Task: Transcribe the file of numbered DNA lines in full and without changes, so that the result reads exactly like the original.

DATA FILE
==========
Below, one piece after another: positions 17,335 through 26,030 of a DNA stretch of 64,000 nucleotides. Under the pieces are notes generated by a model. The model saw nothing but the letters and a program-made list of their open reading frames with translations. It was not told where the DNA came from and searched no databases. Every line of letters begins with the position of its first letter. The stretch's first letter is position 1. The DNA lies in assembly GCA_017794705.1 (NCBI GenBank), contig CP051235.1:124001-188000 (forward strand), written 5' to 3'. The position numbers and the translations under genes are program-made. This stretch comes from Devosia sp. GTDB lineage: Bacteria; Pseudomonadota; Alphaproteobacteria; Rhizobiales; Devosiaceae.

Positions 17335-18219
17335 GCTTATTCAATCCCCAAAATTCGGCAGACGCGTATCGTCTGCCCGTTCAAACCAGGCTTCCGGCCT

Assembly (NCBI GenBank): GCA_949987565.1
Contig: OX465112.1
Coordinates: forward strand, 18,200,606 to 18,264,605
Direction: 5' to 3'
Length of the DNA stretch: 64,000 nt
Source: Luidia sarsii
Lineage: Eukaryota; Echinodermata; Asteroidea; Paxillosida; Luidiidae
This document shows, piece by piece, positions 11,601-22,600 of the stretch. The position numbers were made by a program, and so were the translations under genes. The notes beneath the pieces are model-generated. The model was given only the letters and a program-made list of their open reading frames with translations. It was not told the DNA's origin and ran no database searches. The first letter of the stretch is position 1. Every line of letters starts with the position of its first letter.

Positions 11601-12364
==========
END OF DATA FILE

Below, one piece after another: positions 17,335 through 26,030 of a DNA stretch of 64,000 nucleotides. Under the pieces are notes generated by a model. The model saw nothing but the letters and a program-made list of their open reading frames with translations. It was not told where the DNA came from and searched no databases. Every line of letters begins with the position of its first letter. The stretch's first letter is position 1. The DNA lies in assembly GCA_017794705.1 (NCBI GenBank), contig CP051235.1:124001-188000 (forward strand), written 5' to 3'. The position numbers and the translations under genes are program-made. This stretch comes from Devosia sp. GTDB lineage: Bacteria; Pseudomonadota; Alphaproteobacteria; Rhizobiales; Devosiaceae.

Positions 17335-18219
17335 GCTTATTCAATCCCCAAAATTCGGCAGACGCGTATCGTCTGCCCGTTCAAACCAGGCTTCCGGCCT

Assembly (NCBI GenBank): GCA_949987565.1
Contig: OX465112.1
Coordinates: forward strand, 18,200,606 to 18,264,605
Direction: 5' to 3'
Length of the DNA stretch: 64,000 nt
Source: Luidia sarsii
Lineage: Eukaryota; Echinodermata; Asteroidea; Paxillosida; Luidiidae
This document shows, piece by piece, positions 11,601-22,600 of the stretch. The position numbers were made by a program, and so were the translations under genes. The notes beneath the pieces are model-generated. The model was given only the letters and a program-made list of their open reading frames with translations. It was not told the DNA's origin and ran no database searches. The first letter of the stretch is position 1. Every line of letters starts with the position of its first letter.

Positions 11601-12364